Fractionated irradiation of MCF7 breast cancer cells rewires a gene regulatory circuit towards a treatment-resistant stemness phenotype

Auchi Inalegwu, Bart Cuypers, Jürgen Claesen, Ann Janssen, Amelie Coolkens, Sarah Baatout, Winnok H. De Vos, Roel Quintens

    Research outputpeer-review


    Radiotherapy is the standard of care for breast cancer. However, surviving radioresistant cells can repopulate following treatment and provoke relapse. Better understanding of the molecular mechanisms of radiation resistance may help to improve treatment of radioresistant tumours. To emulate radiation therapy at the cellular level, we exposed MCF7 breast cancer cells to daily radiation doses of 2 Gy up to an accumulated dose of 20 Gy. Fractionally irradiated cells (FIR20) displayed increased clonogenic survival and population doubling time as compared with age-matched sham-irradiated cells and untreated parental MCF7 cells. RNA-sequencing revealed a core signature of 229 mRNAs and 7 circular RNAs of which the expression was significantly altered in FIR20 cells. Dysregulation of several top genes was mirrored at the protein level. The FIR20 cell transcriptome overlapped significantly with canonical radiation response signatures and demonstrated a remarkable commonality with radiation and endocrine therapy resistance expression profiles, suggesting crosstalk between both acquired resistance pathways, as indicated by reduced sensitivity to tamoxifen cytotoxicity of FIR20 cells. Using predictive analyses and functional enrichment, we identified a gene-regulatory network that promotes stemness and inflammatory signalling in FIR20 cells. We propose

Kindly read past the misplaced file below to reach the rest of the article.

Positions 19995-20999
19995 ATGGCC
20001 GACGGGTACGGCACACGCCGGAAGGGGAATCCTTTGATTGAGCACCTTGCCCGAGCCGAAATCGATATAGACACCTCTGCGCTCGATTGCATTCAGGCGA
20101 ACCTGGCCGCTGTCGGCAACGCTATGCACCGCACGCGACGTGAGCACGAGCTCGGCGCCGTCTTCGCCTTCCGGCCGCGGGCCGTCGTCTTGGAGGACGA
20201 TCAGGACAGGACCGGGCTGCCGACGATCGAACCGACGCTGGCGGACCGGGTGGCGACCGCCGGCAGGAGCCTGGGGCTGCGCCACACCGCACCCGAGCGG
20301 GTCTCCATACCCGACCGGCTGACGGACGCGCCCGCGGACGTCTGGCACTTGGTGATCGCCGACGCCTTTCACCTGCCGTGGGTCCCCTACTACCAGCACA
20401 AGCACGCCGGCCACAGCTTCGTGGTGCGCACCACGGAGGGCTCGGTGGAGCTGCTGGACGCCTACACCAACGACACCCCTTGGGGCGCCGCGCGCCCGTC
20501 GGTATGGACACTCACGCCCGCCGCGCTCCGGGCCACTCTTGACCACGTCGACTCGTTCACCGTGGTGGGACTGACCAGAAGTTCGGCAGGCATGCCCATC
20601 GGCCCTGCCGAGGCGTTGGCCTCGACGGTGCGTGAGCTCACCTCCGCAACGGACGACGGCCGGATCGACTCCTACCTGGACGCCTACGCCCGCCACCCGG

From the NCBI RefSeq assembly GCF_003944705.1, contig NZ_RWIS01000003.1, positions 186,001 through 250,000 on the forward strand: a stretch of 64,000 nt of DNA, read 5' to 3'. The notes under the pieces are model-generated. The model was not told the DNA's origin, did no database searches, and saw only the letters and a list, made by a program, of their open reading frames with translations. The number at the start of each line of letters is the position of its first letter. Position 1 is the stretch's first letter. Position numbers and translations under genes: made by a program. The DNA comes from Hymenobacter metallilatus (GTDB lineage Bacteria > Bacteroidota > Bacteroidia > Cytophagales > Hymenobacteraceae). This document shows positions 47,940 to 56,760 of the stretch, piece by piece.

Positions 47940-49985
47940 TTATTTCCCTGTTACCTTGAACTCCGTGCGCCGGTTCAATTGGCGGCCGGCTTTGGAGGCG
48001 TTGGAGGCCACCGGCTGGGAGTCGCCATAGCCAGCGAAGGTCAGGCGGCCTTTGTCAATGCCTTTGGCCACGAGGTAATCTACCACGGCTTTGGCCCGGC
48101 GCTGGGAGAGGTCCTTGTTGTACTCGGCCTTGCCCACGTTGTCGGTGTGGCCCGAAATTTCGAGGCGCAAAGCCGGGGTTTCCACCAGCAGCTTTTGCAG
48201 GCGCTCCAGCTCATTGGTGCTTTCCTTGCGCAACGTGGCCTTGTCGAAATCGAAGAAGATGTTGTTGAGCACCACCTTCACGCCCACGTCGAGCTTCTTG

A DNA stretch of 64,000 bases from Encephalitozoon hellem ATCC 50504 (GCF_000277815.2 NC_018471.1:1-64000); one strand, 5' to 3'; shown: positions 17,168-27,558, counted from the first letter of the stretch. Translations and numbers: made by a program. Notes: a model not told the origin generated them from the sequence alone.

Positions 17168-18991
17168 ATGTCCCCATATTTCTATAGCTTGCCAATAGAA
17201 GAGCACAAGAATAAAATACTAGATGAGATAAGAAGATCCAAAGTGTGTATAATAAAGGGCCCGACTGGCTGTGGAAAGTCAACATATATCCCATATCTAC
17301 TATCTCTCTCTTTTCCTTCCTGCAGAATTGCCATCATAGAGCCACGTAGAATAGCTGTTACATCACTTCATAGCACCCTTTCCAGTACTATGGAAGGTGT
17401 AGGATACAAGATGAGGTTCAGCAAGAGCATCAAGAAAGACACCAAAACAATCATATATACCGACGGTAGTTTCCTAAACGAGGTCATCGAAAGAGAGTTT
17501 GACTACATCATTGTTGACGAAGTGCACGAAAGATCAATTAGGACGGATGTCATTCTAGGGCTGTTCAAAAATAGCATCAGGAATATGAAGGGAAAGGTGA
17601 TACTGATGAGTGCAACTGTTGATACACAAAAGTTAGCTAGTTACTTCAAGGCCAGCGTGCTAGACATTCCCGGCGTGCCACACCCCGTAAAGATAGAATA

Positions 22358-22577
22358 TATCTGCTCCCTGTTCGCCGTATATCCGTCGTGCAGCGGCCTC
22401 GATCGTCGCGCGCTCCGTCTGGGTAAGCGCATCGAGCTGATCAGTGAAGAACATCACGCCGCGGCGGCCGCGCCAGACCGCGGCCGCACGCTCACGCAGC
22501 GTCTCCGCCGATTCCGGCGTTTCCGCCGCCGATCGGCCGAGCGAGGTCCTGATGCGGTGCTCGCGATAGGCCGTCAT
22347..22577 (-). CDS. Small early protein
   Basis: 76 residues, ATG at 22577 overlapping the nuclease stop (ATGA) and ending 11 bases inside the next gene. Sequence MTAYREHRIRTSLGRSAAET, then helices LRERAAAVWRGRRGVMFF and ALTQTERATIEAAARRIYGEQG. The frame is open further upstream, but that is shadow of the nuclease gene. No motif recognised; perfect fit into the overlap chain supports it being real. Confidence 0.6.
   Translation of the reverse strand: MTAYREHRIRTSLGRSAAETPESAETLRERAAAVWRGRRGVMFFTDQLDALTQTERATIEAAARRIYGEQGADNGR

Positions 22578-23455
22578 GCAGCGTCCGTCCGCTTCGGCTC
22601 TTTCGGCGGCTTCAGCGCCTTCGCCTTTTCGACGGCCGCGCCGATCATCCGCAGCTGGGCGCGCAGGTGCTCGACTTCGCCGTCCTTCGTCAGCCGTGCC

that these phenotypic traits render breast cancer cells more radioresistant but may at the same time serve as potential targets for combination therapies.
    Original languageEnglish
    Pages (from-to)1-26
    Number of pages26
    JournalMolecular Oncology
    StatePublished - 17 May 2022

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